• Winnetou III (1893, temporarily also entitled as Winnetou der Rote Gentleman III)
  • Old Surehand I (1894)
  • Old Surehand II (1895)
  • Old Surehand III (1896)
  • Satan und Ischariot I (1896)
  • Satan und Ischariot II (1897)
  • Satan und Ischariot III (1897)
  • Gott läßt sich nicht spotten (within Auf fremden Pfaden, 1897)
  • Ein Blizzard (within Auf fremden Pfaden, 1897)
  • Mutterliebe (1897/98)
  • Weihnacht! (1897)
  • Winnetou IV (1910)

Juvenile fiction

  • Im fernen Westen (1879, revision of Old Firehand)
  • Unter der Windhose (1886, later also within Old Surehand II)
  • Der Sohn des Bärenjägers (1887, within Die Helden des Westens since 1890)
  • Der Geist des Llano estakado (1888, within Die Helden des Westens since 1890)
  • Der Schatz im Silbersee (1890/91)
  • Der Oelprinz (1893/94)
  • Der schwarze Mustang (1896/97)

Other works

  • Auf der See gefangen (1878/1879, also entitled as Auf hoher See gefangen)

Comic strip adaptations

In the 1950s Croatian comic book artist Walter Neugebauer finished his 1930s comic book adaptation of Karl May's stories.[3] Serbian artist Aleksandar Hecl also drew one.[4] Belgian comics artist Willy Vandersteen created a whole series of comics based on May's stories, simply titled Karl May (1962-1977). [5]

Karl May movies with the Winnetou character

In all these movies, Winnetou was played by French actor Pierre Brice, who was usually teamed with Lex Barker as Old Shatterhand. The music for all Winnetou movies (with its famous title melody played on the harmonica by Johnny Müller) was composed by German composer Martin Böttcher, except Old Shatterhand, composed by Italian composer Riz Ortolani, and Winnetou und sein Freund Old Firehand, composed by German composer Peter Thomas. The films were so successful in Germany, their budgets could be increased almost every time. Principal shooting usually took place in Paklenica karst river canyon national park, Croatia. The early films preceded the spaghetti western.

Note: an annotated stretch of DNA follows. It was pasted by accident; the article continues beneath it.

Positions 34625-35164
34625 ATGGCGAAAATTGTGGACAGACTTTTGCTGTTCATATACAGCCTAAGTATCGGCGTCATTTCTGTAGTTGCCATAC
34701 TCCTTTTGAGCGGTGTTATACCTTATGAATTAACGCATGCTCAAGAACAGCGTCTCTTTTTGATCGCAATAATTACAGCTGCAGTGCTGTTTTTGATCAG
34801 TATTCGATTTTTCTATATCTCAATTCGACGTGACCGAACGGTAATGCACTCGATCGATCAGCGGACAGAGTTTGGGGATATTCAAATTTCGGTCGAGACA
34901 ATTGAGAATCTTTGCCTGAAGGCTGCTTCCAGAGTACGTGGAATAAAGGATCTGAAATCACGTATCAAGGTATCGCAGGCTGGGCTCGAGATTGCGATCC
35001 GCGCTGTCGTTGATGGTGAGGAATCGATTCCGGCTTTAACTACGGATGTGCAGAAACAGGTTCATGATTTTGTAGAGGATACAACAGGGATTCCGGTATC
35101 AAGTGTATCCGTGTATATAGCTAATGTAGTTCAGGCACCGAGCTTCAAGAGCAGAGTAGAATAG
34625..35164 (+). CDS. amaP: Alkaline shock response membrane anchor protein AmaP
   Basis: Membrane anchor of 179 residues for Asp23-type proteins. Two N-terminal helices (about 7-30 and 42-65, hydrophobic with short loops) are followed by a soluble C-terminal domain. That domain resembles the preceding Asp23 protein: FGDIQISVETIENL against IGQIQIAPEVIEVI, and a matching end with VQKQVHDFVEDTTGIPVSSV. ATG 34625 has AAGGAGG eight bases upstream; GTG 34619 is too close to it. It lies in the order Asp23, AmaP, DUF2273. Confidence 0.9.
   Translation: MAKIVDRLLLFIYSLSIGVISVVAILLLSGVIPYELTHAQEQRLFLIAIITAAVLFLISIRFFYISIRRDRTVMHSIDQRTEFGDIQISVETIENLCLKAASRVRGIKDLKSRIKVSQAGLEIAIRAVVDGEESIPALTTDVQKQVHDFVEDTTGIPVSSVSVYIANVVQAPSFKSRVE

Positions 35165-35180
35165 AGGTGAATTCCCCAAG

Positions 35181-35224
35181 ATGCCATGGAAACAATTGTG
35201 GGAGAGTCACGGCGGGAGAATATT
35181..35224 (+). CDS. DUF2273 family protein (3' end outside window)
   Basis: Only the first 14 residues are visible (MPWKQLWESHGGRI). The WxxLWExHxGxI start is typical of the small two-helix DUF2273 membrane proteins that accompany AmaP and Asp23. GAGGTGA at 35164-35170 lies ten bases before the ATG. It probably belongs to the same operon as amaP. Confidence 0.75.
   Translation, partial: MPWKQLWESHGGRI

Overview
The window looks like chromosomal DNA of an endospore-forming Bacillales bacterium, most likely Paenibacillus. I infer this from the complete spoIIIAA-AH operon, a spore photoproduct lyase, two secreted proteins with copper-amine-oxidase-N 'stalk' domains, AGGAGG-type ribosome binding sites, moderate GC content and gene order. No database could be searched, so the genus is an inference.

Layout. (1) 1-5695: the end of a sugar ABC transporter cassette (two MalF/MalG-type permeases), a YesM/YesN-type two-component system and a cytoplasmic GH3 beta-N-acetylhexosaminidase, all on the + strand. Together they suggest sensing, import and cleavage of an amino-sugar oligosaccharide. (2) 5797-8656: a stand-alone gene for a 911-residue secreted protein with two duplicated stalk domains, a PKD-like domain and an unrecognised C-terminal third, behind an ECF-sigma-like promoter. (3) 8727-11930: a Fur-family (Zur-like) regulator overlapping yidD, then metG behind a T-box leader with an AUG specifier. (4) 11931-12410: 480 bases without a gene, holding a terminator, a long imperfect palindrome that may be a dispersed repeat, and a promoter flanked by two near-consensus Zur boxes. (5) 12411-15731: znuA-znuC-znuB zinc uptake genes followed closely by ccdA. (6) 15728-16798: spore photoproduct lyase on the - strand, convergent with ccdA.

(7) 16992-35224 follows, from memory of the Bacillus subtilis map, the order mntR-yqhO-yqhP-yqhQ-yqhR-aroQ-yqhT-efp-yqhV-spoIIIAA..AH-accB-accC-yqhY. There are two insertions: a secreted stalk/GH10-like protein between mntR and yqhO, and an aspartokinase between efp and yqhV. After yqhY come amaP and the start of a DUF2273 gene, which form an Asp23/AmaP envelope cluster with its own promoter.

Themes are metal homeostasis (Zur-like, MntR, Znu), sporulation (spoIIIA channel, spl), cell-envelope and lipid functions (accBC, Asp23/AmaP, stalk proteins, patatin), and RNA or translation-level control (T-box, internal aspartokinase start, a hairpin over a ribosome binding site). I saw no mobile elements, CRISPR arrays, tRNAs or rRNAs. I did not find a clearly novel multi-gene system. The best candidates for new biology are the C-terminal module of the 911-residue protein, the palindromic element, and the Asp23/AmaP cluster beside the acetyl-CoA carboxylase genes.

1. Der Schatz im Silbersee (1962) Treasure of Silver Lake (1965) (Germany) (Yugoslavia)
  2. Winnetou 1. Teil (1963) Apache Gold (1965) (Germany) (Yugoslavia)
  3. Old Shatterhand (1964) Apaches' Last Battle (1964) (UK) (Yugoslavia)
  4. Winnetou – 2. Teil (1964) Last of the Renegades (1966) (UK) (Germany) (Yugoslavia)
  5. Unter Geiern (1964) Frontier Hellcat (1966) (Germany) (Yugoslavia)
  6. Der Ölprinz (1965) Rampage at Apache Wells (1965) (Yugoslavia)
  7. Winnetou – 3. Teil (1965) — Winnetou: The Desperado Trail (1965) (Germany) (Yugoslavia)
  8. Old Surehand 1. Teil (1965) Flaming Frontier (1969) (Germany) (Yugoslavia)
  9. Winnetou und das Halbblut Apanatschi (1966) Winnetou and the Crossbreed (1973) (Germany) (Yugoslavia)
  10. Winnetou und sein Freund Old Firehand (1966) Winnetou and Old Firehand a.k.a. Thunder at the Border (1966) (Germany) (Yugoslavia)
  11. Winnetou und Shatterhand im Tal der Toten (1968) The Valley of Death (1968) (Germany) (Yugoslavia)

All of the Winnetou movies are available on VHS tape in PAL format – some also dubbed in English under the above-mentioned English titles. Winnetou I–III, Der Schatz im Silbersee, Old Shatterhand, and Winnetou und Shatterhand im Tal der Toten are also available on DVD (region-code 2), but all in German only. In 2004–2005, the missing movies were also to reappear on DVD.

In April 2009, DVDs of the cleared remastered movies were issued in the Czech Republic, selling as an add-on to the Metro newspaper for 50 Czech crowns. All movies are dubbed into Czech and German, with subtitles in Czech and Slovak.

Television miniseries

Also in these television series, Winnetou was played by Brice.

Further reading


  1. Lynn H. Nicholas, Cruel World: The Children of Europe in the Nazi Web p. 79 ISBN 0-679-77663-X
  2. "Foreign Views (7 of 9)".
  3. "Walter Neugebauer". Retrieved 2017-11-14.
  4. "[Projekat Rastko] Zdravko Zupan: Strip u Srbiji 1955-1972". Retrieved 2016-07-19.
  5. "Willy Vandersteen". Retrieved 2019-11-19.